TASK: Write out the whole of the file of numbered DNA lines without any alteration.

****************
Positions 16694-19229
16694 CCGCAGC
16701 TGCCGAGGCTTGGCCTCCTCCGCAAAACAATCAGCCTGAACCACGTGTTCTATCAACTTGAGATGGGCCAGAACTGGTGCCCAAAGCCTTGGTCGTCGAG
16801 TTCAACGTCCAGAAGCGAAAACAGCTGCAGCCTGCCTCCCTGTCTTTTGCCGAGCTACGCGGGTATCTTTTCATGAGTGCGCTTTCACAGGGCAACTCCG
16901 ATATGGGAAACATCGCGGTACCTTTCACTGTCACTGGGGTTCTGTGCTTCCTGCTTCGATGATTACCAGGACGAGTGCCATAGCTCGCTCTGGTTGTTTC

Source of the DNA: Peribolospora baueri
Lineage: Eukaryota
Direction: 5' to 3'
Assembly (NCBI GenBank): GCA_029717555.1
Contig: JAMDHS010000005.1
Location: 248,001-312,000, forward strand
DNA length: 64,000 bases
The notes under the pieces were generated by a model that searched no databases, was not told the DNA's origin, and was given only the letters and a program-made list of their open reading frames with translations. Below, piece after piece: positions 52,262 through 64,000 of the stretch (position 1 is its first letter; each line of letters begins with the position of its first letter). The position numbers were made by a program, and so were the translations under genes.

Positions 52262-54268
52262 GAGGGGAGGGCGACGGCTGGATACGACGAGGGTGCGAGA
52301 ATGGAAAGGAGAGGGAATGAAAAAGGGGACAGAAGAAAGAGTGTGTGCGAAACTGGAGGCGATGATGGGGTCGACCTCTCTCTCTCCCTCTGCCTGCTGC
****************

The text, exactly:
Positions 16694-19229
16694 CCGCAGC
16701 TGCCGAGGCTTGGCCTCCTCCGCAAAACAATCAGCCTGAACCACGTGTTCTATCAACTTGAGATGGGCCAGAACTGGTGCCCAAAGCCTTGGTCGTCGAG
16801 TTCAACGTCCAGAAGCGAAAACAGCTGCAGCCTGCCTCCCTGTCTTTTGCCGAGCTACGCGGGTATCTTTTCATGAGTGCGCTTTCACAGGGCAACTCCG
16901 ATATGGGAAACATCGCGGTACCTTTCACTGTCACTGGGGTTCTGTGCTTCCTGCTTCGATGATTACCAGGACGAGTGCCATAGCTCGCTCTGGTTGTTTC

Source of the DNA: Peribolospora baueri
Lineage: Eukaryota
Direction: 5' to 3'
Assembly (NCBI GenBank): GCA_029717555.1
Contig: JAMDHS010000005.1
Location: 248,001-312,000, forward strand
DNA length: 64,000 bases
The notes under the pieces were generated by a model that searched no databases, was not told the DNA's origin, and was given only the letters and a program-made list of their open reading frames with translations. Below, piece after piece: positions 52,262 through 64,000 of the stretch (position 1 is its first letter; each line of letters begins with the position of its first letter). The position numbers were made by a program, and so were the translations under genes.

Positions 52262-54268
52262 GAGGGGAGGGCGACGGCTGGATACGACGAGGGTGCGAGA
52301 ATGGAAAGGAGAGGGAATGAAAAAGGGGACAGAAGAAAGAGTGTGTGCGAAACTGGAGGCGATGATGGGGTCGACCTCTCTCTCTCCCTCTGCCTGCTGC